Janice went to shut a gate for me across the stream (I was wearing my leaky boots), after we sent the young cattle along the lane. As I watched her coming back along the track, I thought of her walking in her grand-father's footsteps.
Tim with Demelza this evening. Demelza is actually rather a nice fit for the housecow pair, since she's very socially interactive. I think she'll enjoy her new life with Zella and us, rather than being out in the bigger mob around the rest of the farm.
The four of us went next door this morning for the final field day of the Dairy Focus Farm programme in which those farmers have been participating. It's the equivalent of the Monitor Farms programmes which have run over the years in the beef sector, primarily to demonstrate to farmers in the same sector how things might be done better. In this case it enabled an inexperienced young couple to access the ongoing support and guidance of a committee of long-term dairy farmers and consultants.
For us, on the two occasions we've attended the field days, it has been an opportunity to look at a completely different farming system and approach on land, soils and climatic conditions almost identical to our own. It's also a real pleasure to look back our way at the bits of our place we can see, and the big bush-clad hills behind the farm.
Janice and Tim happily cooperated with my biosecurity wishes, bringing separate gumboots for our farm and the one we visited. After the field day we drove up the road to have a look at the orchard and run any remaining mud and crap off the wheels before going home.
Janice also particularly wanted to have a look at the Road Flat paddock where the orchard is, because we had all concluded that the large drain which runs along parallel to the road is one her grandfather dug with a bulldozer, in an attempt to re-route the stream in the 1940s. None of us could quite work out what he would have achieved although it is possible he thought that if he could make the water go straight through the farm, flooding time would be reduced. But apparently this caused enhanced flooding downstream and his neighbours protested, taking him to court to make him undo this work, so he had to fill in the upstream end. This part of the drain was open until we suggested the council contractors dump the bits of tree from the corner work in here, because I'd quite like to fill it in at some stage.
We had a look around the orchard while we were there. Any remaining apples had disappeared, several of the trees now having broken branches, presumably because of possums raiding the fruit - although Stephan suspects the culprits could be Pukeko. But the three persimmons were ready to be picked, so we brought them home before something else found them.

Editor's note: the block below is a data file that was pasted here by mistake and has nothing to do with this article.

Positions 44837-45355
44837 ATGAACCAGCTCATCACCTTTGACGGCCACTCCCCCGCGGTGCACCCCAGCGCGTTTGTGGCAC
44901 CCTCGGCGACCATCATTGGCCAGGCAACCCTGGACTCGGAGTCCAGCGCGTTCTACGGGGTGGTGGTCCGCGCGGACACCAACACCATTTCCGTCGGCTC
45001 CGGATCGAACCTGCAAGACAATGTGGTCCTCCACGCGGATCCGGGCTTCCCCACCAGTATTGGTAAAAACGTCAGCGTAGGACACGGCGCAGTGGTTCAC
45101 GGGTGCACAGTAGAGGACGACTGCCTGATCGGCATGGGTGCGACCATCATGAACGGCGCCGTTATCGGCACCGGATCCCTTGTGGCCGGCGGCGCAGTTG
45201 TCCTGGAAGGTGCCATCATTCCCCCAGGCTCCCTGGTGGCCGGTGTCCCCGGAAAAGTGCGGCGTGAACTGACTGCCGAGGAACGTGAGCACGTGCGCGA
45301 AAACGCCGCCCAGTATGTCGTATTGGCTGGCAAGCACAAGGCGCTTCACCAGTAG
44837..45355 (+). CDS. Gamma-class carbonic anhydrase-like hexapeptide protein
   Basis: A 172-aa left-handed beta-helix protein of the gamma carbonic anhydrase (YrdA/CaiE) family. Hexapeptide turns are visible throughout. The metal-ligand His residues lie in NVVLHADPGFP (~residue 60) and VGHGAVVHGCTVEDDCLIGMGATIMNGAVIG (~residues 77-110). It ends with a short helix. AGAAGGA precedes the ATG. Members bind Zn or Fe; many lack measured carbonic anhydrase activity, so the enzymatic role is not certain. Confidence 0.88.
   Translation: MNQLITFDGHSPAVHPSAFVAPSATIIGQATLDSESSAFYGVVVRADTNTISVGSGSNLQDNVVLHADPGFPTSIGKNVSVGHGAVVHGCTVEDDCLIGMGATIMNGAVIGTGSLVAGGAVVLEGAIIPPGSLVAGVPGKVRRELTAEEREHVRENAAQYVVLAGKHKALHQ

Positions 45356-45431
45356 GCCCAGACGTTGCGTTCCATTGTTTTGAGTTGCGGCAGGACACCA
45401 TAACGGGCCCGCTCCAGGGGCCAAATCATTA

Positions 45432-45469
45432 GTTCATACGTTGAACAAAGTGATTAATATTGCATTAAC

We spent a lot of time going through each other's photo albums, Janice most interested in the oldest of our farm photos, from the early years of Stephan's family's residence here, when they lived in the original house. Janice's photos were fascinating, with huge old trees still standing, some of whose faint remains we're familiar with and others we still know. The farm's infrastructure has changed so much over time that it's a bit hard to figure out where fences now divide what were then larger paddocks.
Janice and Tim then went on their way to visit family in the area, before heading back home tomorrow. Their visit and others like it have been one of the best things about writing this website. People we might otherwise never have met, make contact with us and have invariably been lovely.
As we brought young 743 back to the yards for another penicillin injection (to continue protection while her foot repairs itself), I noted these Kiwi footprints in a cowpat in the bottom yard. I wish I could capture a bird on the trail camera - which isn't actually out anywhere to do so at present, but whenever it has been, it hasn't.
Then it was Zella's turn for her fourth day of the second round of antibiotic treatment for her mastitis infection. She's not happy about it but is cooperating and I'm not happy about it but just set my mind to doing it, two big jabs of intra-muscular fluid, divided because she needs 16mls in each syringe. It's going in her rump, since Zella will never be anyone's beef and that's the safest place to repeatedly jab her (for me). Injections like this are supposed to go into a neck muscle but that would mean putting her in the head bail and she'd be unlikely to cooperate with that more than once!
I take these photos of all the terrible Australian Sedge in the Middle Back, in the hope that one day I'll be able to link back to them as "before" views, alongside clear photos of our successful control of this awful weed.
I went to see the cows, called them all down to the new gate and they galloped through into the PW.